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The CVBT is an authorized
501(c)(3) organization dedicated to the preservation of Virginia's Civil War battlefields.  Your contributions are tax-deductible to the full extent of the law. Our tax ID number is 54-1828344

Developer Donates Acreage at the Wilderness

  Under a hot August sun, Fredericksburg developer Larry Silver formally handed over a deed for six acres of land upon which a small group of preservationists had gathered on the Wilderness battlefield.  John D. Mitchell, CVBT president, accepted this deed, which became the first outright gift of land the CVBT has ever received.

During this brief ceremony, Mr. Silver acknowledged that developers are in the business of changing the ground.  All of us use grocery stores, service stations, and other retail and service establishments.  He noted, however, that some areas are worth preserving and he welcomed the opportunity to work with an established organization like the CVBT that is able to identify areas that are historically significant, while differentiating them from areas that can logically be developed.

In this instance, an area at the intersection of modern day Routes 3 and 20 will soon have a restaurant and a service station.  Those who are familiar with the Wilderness battlefield know that the historic crossroads remains preserved, several hundred yards to the east.  This new development will occur at the newer intersection.  In addition, the signs for this development will be kept low, so they do not intrude into any battlefield line-of-sight.

The CVBT has never sought to acquire the land upon which this new development will occur.  It is simply not historic.  The focus of the National Park Service and the Central Virginia Battlefields Trust in this area has been to preserve the terrain where the modern Route 20 becomes the gateway to the Wilderness battlefield.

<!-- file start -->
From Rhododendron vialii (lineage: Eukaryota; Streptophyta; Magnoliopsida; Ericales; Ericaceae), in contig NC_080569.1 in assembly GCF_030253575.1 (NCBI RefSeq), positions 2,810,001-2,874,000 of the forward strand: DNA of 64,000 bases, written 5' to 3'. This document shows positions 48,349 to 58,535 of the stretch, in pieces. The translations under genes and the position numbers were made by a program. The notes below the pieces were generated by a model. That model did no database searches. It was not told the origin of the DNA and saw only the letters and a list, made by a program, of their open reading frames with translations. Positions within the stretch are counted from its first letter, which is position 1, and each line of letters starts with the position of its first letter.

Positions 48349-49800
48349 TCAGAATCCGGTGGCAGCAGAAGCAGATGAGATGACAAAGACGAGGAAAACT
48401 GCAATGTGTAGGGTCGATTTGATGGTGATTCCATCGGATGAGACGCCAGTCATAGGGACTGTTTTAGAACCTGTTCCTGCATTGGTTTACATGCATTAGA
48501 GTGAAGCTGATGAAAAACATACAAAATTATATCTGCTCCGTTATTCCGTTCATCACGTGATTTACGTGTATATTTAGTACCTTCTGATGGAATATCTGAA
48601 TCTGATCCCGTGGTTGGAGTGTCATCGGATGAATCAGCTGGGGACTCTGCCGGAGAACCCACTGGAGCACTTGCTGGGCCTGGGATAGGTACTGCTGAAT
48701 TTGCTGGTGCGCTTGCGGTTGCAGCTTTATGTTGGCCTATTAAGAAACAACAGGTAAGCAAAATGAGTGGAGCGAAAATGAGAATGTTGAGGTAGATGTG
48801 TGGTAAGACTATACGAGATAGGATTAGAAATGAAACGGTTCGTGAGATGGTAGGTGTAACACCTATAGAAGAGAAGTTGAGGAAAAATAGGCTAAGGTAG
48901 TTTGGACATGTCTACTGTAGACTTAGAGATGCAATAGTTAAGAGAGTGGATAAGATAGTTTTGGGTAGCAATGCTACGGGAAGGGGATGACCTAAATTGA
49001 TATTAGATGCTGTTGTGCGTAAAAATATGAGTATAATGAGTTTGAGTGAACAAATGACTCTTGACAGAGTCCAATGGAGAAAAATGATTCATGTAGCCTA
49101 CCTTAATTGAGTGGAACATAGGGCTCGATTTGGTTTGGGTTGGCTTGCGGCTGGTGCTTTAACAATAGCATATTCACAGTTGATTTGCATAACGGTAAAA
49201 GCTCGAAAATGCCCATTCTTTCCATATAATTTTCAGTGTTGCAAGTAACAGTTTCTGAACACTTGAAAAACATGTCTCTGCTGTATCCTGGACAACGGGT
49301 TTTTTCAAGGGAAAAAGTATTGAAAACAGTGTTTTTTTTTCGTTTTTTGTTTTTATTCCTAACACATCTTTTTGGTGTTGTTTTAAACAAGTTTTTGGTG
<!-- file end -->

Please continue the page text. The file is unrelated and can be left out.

The donated property fulfills this function by expanding the preserved ground around what is called Grantís Knoll.  On May 4, 1864, Lieutenant General Ulysses S. Grant established his headquarters in this area during his first confrontation with General Robert E. Lee and the Army of Northern Virginia.  Mr. Silverís gift enhances this historic site by effectively preventing development from encroaching into this dramatic setting.

As an added bonus, this ground also has links to the American Revolution.  In the summer of 1781, the Marquis de Lafayette carefully evaded a powerful British force under Lord Cornwallis.  He camped his relatively small force on this high ground, later reporting how they spent the night with weapons primed.  Shortly after the Revolution, William Jones constructed his home called Elwood, which still stands and which has come under the protective custody of the National Park Service.  Stonewall Jacksonís amputated left arm is buried in the Elwood family cemetery.

Elwood has recently been opened to the public through a partnership between the National Park Service and the Friends of the Wilderness Battlefield.  The Friends were also in attendance at the ceremony transferring the Grantís Knoll property to the CVBT.  Tom Van Winkle and John Campbell both expressed their support and desire to assist with site interpretation, when such plans are developed.

Friends of the Wilderness Battlefield, developer Larry Silver, the National Park Service, and the Central Virginia Battlefields Trust certainly represent a broad community-based partnership that can bring together a variety of assets to preserve historic ground. The CVBT Board is proud to be associated with these partners and extends its sincere thanks to Mr. Silver for his gift of land.

2007- CVBT Announces Silver Company's Second Donation - 11 More Acres of Grant's Knoll